« 上一頁繼續 »
sand persons, as worthy, go by it, to whom I give no regard. It is enough that these particulars speak to me. A few anecdotes, a few traits of character, manners, face, a few incidents, have an emphasis in your memory out of all proportion to their apparent significance, if you measure them by the ordinary standards. They relate to your gift. Let them have their weight, and do not reject them, and cast about for illustration and facts more usual in literature. Respect them, for they have their origin in deepest nature. What your heart thinks great, is great. The soul's emphasis is always right.
Over all things that are agreeable to his nature and genius the man has the highest right. Everywhere he may take what belongs to his spiritual estate, nor can he take any thing else, though all doors were open, nor can all the force of men hinder him from taking so much. It is vain to attempt to keep a secret from one who has a right to know it. It will tell itself. That mood into which a friend can bring us is his dominion over us. To the thoughts of that state of mind he has a right. All the secrets of that state of mind he can compel. This is a law which statesmen use in practice. All the terrors of the French Republic, which held Austria in awe, were unable to command her
diplomacy. But Napoleon sent to Vienna M. de Narbonne, one of the old noblesse, with the morals, manners, and name of that interest, saying that it was indispensable to send to the old aristocracy of Europe men of the same connexion, which, in fact, constitutes a sort of freemasonry. M. Narbonne in less than a fortnight penetrated all the secrets of the Imperial Cabinet.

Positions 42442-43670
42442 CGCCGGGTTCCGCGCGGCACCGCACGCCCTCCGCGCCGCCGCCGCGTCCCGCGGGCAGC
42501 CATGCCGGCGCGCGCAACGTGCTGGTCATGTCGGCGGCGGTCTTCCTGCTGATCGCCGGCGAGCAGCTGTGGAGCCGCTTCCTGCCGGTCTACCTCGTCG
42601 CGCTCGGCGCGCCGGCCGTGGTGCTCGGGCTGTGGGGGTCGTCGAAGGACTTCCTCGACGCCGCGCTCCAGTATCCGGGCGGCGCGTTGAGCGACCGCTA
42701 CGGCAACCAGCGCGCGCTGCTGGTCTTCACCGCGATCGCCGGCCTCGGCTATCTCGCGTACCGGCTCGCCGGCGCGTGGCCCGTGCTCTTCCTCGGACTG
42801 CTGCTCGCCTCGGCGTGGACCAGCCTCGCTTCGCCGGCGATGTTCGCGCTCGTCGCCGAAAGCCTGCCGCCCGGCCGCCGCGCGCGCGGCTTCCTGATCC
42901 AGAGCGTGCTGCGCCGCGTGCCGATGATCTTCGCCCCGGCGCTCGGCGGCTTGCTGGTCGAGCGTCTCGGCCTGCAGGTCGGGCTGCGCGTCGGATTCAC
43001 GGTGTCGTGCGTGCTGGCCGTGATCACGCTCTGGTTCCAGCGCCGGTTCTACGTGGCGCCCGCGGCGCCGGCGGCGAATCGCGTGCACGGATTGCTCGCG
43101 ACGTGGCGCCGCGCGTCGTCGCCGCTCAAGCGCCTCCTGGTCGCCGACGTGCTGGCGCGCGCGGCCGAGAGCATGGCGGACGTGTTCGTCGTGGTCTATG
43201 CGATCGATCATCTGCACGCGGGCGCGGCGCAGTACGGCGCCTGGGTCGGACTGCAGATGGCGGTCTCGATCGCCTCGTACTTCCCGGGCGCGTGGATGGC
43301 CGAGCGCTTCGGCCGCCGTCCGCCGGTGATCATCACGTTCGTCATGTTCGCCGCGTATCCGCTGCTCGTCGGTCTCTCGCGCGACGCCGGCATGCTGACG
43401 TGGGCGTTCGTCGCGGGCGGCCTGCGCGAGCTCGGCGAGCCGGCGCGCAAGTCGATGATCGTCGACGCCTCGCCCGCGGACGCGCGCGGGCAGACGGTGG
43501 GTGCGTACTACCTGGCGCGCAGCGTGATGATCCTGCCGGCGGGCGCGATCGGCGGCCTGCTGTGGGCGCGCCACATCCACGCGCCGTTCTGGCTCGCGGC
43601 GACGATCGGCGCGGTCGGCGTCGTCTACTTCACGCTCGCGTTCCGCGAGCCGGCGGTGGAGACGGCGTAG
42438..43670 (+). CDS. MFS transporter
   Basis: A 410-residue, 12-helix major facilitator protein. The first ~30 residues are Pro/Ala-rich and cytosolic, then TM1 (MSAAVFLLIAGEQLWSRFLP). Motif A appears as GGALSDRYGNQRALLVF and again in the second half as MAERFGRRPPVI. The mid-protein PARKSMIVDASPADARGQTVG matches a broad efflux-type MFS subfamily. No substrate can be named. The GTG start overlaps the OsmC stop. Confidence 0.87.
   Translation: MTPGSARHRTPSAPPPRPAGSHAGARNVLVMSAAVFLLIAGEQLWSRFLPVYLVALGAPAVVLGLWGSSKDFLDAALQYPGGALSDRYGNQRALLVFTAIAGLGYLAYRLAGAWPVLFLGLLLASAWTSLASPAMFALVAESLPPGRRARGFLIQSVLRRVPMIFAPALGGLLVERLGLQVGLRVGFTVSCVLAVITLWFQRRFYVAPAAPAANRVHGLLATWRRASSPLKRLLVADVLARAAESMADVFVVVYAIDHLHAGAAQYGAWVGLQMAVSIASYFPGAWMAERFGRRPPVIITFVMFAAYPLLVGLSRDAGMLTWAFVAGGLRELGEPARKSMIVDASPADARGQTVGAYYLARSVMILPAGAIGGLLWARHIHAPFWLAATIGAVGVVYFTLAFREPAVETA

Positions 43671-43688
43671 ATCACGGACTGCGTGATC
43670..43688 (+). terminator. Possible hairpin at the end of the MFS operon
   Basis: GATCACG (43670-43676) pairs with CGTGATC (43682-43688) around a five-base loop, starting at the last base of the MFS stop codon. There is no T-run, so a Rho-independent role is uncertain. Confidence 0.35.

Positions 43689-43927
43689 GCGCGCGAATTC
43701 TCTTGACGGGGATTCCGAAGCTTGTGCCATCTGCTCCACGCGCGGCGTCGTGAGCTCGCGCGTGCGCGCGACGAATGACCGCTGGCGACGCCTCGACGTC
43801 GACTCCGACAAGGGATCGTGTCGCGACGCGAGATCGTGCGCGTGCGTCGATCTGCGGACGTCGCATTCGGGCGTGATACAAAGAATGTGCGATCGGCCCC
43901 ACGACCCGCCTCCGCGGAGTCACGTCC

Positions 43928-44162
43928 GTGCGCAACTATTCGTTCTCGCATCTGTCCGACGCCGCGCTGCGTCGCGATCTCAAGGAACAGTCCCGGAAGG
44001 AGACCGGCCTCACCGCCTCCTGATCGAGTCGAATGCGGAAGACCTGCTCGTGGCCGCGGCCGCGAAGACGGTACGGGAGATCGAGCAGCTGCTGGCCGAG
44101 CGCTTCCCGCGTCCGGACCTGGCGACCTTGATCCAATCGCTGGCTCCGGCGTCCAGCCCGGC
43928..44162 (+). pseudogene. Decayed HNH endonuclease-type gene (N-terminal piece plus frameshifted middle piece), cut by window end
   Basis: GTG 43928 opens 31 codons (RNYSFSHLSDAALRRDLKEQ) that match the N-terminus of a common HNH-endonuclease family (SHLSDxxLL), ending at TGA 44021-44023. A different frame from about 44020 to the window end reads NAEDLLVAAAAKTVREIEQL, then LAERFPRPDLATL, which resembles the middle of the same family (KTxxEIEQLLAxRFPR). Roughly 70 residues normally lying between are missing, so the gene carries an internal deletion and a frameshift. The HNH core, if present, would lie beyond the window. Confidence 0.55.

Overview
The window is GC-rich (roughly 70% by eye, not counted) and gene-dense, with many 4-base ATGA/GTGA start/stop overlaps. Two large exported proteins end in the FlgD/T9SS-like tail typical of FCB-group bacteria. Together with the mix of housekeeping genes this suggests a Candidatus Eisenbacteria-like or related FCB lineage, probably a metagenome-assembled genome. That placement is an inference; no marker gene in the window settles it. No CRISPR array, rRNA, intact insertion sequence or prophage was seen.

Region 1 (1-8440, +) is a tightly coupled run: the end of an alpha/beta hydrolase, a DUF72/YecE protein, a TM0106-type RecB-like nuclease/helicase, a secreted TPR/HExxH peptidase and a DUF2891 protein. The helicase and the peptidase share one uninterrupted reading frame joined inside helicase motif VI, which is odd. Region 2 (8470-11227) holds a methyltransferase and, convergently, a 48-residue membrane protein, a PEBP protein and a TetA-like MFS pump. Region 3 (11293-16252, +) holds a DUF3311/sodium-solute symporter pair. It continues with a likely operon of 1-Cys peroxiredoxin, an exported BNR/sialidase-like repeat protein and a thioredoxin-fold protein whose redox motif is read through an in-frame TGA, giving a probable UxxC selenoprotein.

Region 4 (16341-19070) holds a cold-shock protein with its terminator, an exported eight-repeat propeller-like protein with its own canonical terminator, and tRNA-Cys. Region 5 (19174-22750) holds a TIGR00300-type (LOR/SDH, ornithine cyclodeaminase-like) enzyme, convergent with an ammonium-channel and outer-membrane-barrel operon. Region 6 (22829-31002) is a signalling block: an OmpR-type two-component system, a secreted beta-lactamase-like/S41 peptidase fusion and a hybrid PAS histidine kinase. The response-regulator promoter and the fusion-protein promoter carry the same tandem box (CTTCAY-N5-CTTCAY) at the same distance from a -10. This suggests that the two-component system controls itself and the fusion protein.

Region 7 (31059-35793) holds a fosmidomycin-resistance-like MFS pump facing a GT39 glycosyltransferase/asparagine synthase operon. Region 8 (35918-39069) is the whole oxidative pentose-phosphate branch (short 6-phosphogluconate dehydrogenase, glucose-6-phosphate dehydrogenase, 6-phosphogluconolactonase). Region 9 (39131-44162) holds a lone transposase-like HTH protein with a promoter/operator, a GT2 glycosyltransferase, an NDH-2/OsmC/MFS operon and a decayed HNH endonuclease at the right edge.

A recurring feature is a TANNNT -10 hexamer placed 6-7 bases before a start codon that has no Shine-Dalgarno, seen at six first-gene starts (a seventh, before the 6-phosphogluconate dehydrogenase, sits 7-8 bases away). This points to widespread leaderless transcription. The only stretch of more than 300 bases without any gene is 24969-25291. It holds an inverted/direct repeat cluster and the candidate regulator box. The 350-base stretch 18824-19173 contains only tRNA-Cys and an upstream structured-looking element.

A mutual understanding is ever the firmest chain. Nothing seems so easy as to speak and to be understood. Yet a man may come to find that the strongest of defences and of ties, - that he has been understood; and he who has received an opinion may come to find it the most inconvenient of bonds.
If a teacher have any opinion which he wishes to conceal, his pupils will become as fully indoctrinated into that as into any which he publishes. If you pour water into a vessel twisted into coils and angles, it is vain to say, I will pour it only into this or that;- it will find its own level in all. Men feel and act the consequences of your doctrine, without being able to shew how they follow. Shew us an arc of the curve, and a good mathematician will find out the whole figure. We are always reasoning from the seen to the unseen.
Hence the perfect intelligence that subsists between wise men of remote ages. A man cannot bury his meanings so deep in his book, but time and likeminded men will find them. Plato had a secret doctrine, had he? What secret can he conceal from the eyes of Bacon? of Montaigne ? of Kant? Therefore Aristotle said of his works, ' they are published and not published.
No man can learn what he has not preparation for learning, however near to his eyes is the object. A chemist may tell his most precious secrets to a carpenter, and he shall be never the wiser, — the secrets he would not utter to a chemist for an estate. God screens